By Jonathan Zator; Staff Member (Vol. 16)

A.    An Appetizer

A case is a meal, and oral argument is the dessert. This is an apt metaphor for a case about a cake. Oral argument is “the last thing the Court sees and consumes before it either shows its appreciation for the hearty meal” or “chomps [the] arguments to bits.” In the oral argument for Masterpiece Cakeshop vs. Colorado Civil Rights Commission, the Justices enjoyed a hearty helping of dessert. Now, the Justices should write the most limited review of the meal possible, or else risk destroying the entire restaurant.

B.    The Meal So Far

In July 2012, Charlie Craig and David Mullins went to Masterpiece Cakeshop in Lakewood, CO, and requested that its owner, Jack Phillips, design and create a cake for their wedding. Phillips declined to do so. As a rule, he does not create wedding cakes for same-sex weddings because of his Christian religious beliefs. Specifically, decorating cakes is a form of art through which he can honor God. Phillips believes that making Craig and Mullins’ cake would displease God.

Craig and Mullins filed discrimination charges. Under the Colorado Anti-Discrimination Act (CADA), §§ 24-34-301 to -804, C.R.S. 2014, they alleged discrimination based on sexual orientation. An Administrative Law Judge issued a written order in favor of Craig and Mullins. The Colorado Civil Rights Commission affirmed this decision. On appeal, the Colorado Court of Appeals then affirmed the Commission’s ruling.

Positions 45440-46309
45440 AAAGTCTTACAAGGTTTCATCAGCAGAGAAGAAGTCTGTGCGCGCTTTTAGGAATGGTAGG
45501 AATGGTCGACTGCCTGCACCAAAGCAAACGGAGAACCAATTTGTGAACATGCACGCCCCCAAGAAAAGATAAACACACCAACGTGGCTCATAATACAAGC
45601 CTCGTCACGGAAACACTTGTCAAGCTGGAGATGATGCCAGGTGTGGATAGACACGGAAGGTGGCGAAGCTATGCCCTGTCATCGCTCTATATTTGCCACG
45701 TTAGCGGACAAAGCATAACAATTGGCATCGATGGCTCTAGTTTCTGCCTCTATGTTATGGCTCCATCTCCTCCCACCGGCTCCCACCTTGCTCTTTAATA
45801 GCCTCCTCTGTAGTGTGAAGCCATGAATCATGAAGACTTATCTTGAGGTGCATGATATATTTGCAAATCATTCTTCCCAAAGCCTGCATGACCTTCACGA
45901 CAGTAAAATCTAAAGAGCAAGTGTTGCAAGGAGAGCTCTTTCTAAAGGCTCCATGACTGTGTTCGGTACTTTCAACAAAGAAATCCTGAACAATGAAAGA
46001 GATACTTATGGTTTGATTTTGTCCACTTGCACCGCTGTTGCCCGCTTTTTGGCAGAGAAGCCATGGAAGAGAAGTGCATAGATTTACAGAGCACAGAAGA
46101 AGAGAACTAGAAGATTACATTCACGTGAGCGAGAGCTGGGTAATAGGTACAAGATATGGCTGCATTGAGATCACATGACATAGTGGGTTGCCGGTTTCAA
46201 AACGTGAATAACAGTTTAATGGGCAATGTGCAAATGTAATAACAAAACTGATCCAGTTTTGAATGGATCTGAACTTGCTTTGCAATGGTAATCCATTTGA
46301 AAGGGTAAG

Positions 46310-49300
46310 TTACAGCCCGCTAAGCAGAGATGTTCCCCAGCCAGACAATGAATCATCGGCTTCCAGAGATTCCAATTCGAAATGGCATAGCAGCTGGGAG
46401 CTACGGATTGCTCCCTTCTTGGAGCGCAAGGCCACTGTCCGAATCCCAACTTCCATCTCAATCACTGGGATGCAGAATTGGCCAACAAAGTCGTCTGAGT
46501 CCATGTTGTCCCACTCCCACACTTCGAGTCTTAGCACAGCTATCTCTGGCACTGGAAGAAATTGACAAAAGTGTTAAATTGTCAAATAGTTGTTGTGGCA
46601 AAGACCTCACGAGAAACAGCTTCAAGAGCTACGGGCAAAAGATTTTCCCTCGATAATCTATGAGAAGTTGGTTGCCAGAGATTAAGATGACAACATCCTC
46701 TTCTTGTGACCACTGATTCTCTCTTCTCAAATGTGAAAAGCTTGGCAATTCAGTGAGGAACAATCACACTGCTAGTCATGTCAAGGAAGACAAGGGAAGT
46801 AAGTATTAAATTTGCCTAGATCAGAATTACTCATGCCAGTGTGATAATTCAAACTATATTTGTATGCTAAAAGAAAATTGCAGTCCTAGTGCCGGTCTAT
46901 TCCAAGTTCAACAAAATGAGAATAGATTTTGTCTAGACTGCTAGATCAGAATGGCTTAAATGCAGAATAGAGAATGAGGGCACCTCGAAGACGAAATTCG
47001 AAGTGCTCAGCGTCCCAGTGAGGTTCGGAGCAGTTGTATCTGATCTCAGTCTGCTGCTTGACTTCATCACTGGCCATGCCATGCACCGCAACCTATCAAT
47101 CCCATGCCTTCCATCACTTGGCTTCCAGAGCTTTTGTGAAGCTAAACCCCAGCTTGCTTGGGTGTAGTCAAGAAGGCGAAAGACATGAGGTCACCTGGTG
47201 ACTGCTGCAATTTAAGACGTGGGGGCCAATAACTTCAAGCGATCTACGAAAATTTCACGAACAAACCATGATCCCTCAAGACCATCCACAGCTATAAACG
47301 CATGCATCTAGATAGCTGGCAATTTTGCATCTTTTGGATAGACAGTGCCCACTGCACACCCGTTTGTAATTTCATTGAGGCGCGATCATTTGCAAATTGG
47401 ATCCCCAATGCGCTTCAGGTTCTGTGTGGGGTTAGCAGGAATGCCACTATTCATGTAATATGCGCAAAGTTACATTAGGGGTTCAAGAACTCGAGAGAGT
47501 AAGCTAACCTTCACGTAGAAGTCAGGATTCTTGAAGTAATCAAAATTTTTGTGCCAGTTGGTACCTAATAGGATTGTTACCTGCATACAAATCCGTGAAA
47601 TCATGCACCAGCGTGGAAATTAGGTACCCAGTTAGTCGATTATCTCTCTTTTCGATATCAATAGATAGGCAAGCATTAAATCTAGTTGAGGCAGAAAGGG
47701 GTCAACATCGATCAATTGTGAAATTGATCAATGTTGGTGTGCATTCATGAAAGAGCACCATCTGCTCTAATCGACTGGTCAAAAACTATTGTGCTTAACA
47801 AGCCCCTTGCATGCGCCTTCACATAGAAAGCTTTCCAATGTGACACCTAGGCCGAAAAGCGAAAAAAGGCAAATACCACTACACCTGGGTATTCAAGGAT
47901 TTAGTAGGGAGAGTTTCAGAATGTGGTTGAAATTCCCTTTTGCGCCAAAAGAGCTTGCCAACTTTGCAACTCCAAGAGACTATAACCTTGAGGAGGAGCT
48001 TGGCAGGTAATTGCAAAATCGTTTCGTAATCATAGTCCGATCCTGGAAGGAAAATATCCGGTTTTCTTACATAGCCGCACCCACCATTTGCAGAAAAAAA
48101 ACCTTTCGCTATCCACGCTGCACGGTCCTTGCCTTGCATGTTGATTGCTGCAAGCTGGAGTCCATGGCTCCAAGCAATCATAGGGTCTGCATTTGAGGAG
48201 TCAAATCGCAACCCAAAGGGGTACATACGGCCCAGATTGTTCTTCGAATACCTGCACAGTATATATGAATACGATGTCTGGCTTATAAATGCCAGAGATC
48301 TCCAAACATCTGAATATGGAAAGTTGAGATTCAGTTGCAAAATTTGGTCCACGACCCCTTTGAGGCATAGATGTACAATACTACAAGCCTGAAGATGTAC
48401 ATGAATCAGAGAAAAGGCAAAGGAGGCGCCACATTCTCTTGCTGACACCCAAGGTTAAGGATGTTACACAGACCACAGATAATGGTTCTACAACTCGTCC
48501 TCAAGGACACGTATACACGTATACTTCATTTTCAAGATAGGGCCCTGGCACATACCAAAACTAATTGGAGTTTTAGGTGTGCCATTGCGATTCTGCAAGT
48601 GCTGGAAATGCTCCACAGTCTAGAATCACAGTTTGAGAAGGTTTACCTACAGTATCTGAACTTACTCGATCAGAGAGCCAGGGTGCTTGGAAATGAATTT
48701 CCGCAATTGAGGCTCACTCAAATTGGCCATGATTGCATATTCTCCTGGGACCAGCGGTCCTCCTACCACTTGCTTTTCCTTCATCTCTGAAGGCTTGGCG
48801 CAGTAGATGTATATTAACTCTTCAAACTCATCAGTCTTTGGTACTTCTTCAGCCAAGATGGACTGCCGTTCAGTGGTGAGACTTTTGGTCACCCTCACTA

The ultimate issue is whether compelling a religious cake maker to design and make a cake for a same-sex wedding violates the baker’s free speech or free exercise rights.

 

C.     The Dessert

The Justices wanted a slice of this case. On December 5, 2017, the Court heard arguments from petitioner Masterpiece Cakeshop, Ltd. and respondent Colorado Civil Rights Commission. Kristen Waggoner and U.S. Solicitor General Noel Francisco represented Masterpiece. Colorado Solicitor General Frederick Yarger and David Cole represented the Commission. Amy Howe provided a detailed summary of the argument.

Several Justices voiced support for Phillips. Chief Justice Roberts compared making the cake to forcing a Catholic legal services organization to give marital legal advice to a same-sex couple. Justice Alito focused on the issue that another baker could decline to create cakes opposing same-sex marriage, but Phillips could be forced to make a cake honoring a same-sex marriage. Justice Gorsuch objected to a part of the state’s order that required Phillips to provide comprehensive anti-discrimination training to his employees.